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Church of St Mary

A Grade II* Listed Building in Friston, Suffolk

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Coordinates

Latitude: 52.1898 / 52°11'23"N

Longitude: 1.5296 / 1°31'46"E

OS Eastings: 641350

OS Northings: 260488

OS Grid: TM413604

Mapcode National: GBR XQM.PK1

Mapcode Global: VHM7W.G7H4

Entry Name: Church of St Mary

Listing Date: 7 December 1966

Grade: II*

Source: Historic England

Source ID: 1287864

English Heritage Legacy ID: 400999

Location: Friston, Suffolk Coastal, Suffolk, IP17

County: Suffolk

District: Suffolk Coastal

Civil Parish: Friston

Traditional County: Suffolk

Lieutenancy Area (Ceremonial County): Suffolk

Church of England Parish: Friston St Mary Magdalene

Church of England Diocese: St.Edmundsbury and Ipswich

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Listing Text

In the entry for:-

TM 46 SW FRISTON CHURCH ROAD


4/8 Church of St Mary


GV 7.12.66 II*

the description shall be amended to read:-

Parish Church. Remains of C11 structure in north wall; some C12 work; Main body of the
church C14 and C15; post-Reformation additions of several dates, detailed below; restorations
and redecorations of the late C19 and early C20 concentrated at the west and east ends
respectively. Flint with cement rendering; brick porch and buttresses; roof of tile with lower
verge of slate. Chancel of three irregularly spaced bays; nave of seven bays; west tower of three
stages with broad, setback angle buttresses; west organ loft of wood. The chancel is not set off
from the nave by an arch, being demarcated by a single step to choir area; this level change as
well as the painted decorations in the chancel date to 1913 and are, according to a brass fixed
to the single lancet in the south side of the chancel, a memorial to Emily Sophia Hills; the
timber framing to the roof appear to date from this refurbishment. Chancel with three-light
window, curvilinear tracery is late C19 work and is filled with memorial glass dated 1895.
Arched timber principals to nave, the area above the collar plastered, like the underside of the
roof wall plate moulded. The mouldings on the roof suggest a late C15 date; there is also some
suggestion that the timbers may have been reused from another structure, perhaps in the late
medieval period. Pair of two-light C15-styled windows to north wall of nave; lancet with Y
tracery on line between chancel and nave to south; two-light Perpendicular window to side of
entrance porch and a two-light Decorated window to the other side. Entrance to south of the
nave dates to the C12. Segmental pointed arch to tower. Interior fixtures and fittings include:
benches to nave of mid to late C19; choir stalls of same date partly removed; octagonal font at
west end, centre of aisle; sacrarium enclosed by a wood and metal rail and elevated; painted
wood reredos dating to early C20. Fine wood coat of arms of James I to the north nave wall;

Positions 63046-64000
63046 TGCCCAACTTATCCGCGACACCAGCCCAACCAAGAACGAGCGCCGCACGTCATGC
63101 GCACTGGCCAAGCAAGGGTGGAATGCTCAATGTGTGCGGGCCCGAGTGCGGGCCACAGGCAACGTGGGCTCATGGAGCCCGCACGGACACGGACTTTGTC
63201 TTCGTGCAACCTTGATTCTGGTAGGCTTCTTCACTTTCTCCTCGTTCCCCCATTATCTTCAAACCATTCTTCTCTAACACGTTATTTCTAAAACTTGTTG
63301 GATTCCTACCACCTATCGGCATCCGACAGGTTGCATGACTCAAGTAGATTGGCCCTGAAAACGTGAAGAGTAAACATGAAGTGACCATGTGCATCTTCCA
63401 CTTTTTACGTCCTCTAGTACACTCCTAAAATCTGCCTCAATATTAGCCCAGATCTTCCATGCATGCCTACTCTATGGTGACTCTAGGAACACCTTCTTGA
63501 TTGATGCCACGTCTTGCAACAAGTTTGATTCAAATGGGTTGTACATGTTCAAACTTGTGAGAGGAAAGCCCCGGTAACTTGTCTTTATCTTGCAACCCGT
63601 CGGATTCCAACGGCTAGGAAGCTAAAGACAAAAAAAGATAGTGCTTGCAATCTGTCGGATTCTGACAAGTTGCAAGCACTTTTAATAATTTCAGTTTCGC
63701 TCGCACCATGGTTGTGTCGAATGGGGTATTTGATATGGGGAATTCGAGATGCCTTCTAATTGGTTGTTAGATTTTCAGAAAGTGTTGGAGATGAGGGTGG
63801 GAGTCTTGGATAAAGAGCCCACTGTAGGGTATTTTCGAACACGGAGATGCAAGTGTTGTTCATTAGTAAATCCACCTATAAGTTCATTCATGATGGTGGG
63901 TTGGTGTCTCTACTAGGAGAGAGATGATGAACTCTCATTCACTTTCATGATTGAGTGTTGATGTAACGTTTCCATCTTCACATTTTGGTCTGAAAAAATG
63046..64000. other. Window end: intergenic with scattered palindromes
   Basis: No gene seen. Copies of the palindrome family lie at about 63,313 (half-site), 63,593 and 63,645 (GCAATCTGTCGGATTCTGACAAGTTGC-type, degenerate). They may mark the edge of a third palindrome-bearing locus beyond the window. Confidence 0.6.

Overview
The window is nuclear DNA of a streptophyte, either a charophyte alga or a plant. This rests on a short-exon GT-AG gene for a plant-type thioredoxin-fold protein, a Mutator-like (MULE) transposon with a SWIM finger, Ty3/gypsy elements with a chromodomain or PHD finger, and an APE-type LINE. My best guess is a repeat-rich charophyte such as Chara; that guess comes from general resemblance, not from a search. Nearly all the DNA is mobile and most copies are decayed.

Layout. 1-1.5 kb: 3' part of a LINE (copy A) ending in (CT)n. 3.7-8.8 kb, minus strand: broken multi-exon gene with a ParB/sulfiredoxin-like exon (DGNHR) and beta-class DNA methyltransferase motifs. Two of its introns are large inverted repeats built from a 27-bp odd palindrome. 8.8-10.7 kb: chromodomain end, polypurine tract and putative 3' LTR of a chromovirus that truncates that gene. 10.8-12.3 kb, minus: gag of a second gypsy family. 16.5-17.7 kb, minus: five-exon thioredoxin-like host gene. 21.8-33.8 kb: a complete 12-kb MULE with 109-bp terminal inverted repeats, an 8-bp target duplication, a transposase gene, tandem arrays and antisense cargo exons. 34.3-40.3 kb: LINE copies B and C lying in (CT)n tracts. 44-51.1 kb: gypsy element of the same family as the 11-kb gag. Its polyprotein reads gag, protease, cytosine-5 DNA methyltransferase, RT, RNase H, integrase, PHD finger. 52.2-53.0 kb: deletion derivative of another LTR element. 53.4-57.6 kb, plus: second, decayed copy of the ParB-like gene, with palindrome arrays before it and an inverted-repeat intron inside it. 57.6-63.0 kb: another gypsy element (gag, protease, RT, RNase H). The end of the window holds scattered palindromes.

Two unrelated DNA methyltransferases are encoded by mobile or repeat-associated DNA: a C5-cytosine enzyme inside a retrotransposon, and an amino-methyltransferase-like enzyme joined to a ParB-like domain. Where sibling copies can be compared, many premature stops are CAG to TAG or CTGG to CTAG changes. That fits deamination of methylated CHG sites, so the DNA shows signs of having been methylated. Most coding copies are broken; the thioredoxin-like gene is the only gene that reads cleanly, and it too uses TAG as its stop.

early C17 pulpit mounted on a C19 or C20 base, may perhaps be a married piece; holy table
by main door; in 1988 new window installed by Mrs. Vernon Wentworth of the Blackheath
Mansion Friston.

Excavations in 1983 and 1988 have revealed two new features of note: in the north nave wall
a round-arched door evidently of C11 date; to the east of the south door a staircase dating
probably to the C14. No evidence for the latter visible from outside or from within; the former
left exposed but blocked. Exterior features of note: south porch of brick with wood verge
boards and pointed diaphragm arch of C18. West tower rebuilt in facsimile in 1900-1, its three-
light west window with reticulated tracery; grouping of trefoiled arches and bell louvre to top
stage, an unusual feature; two-light bell louvres to each of remaining top stages of tower. The
nave is noteworthy for having been very little restored in the nineteenth century.

------------------------------------
TM 46 SW FRISTON CHURCH ROAD

4/8 Church of St Mary

7.12.66

GV II*


Parish church. Mainly C14 and C15, much restored C19 and early C20. C18 south
porch. Flint, with cement render to nave and chancel and brick buttresses;
plain tile roof. South porch of brick, pantiled roof. Early C14 west tower,
entirely rebuilt 1900-1 as exact replica of old; 3 stages, diagonal stepped
buttresses extending above parapet. West face has 3 trefoil and cinquefoil
headed niches in upper stage; a further trefoil headed niche to upper face of
each buttress. Nave south doorway is C12; south side of nave and chancel with
windows of C13 and late C14/early C15. Nave has medieval arch-braced roof;
chancel restored C19 with painted walls and ceiling. Fine wooden coat of arms
of James I on north nave wall, restored. Early C17 pulpit; C17 holy table by
main door. Graded for surviving medieval work.


Listing NGR: TM4135060488

This text is from the original listing, and may not necessarily reflect the current setting of the building.

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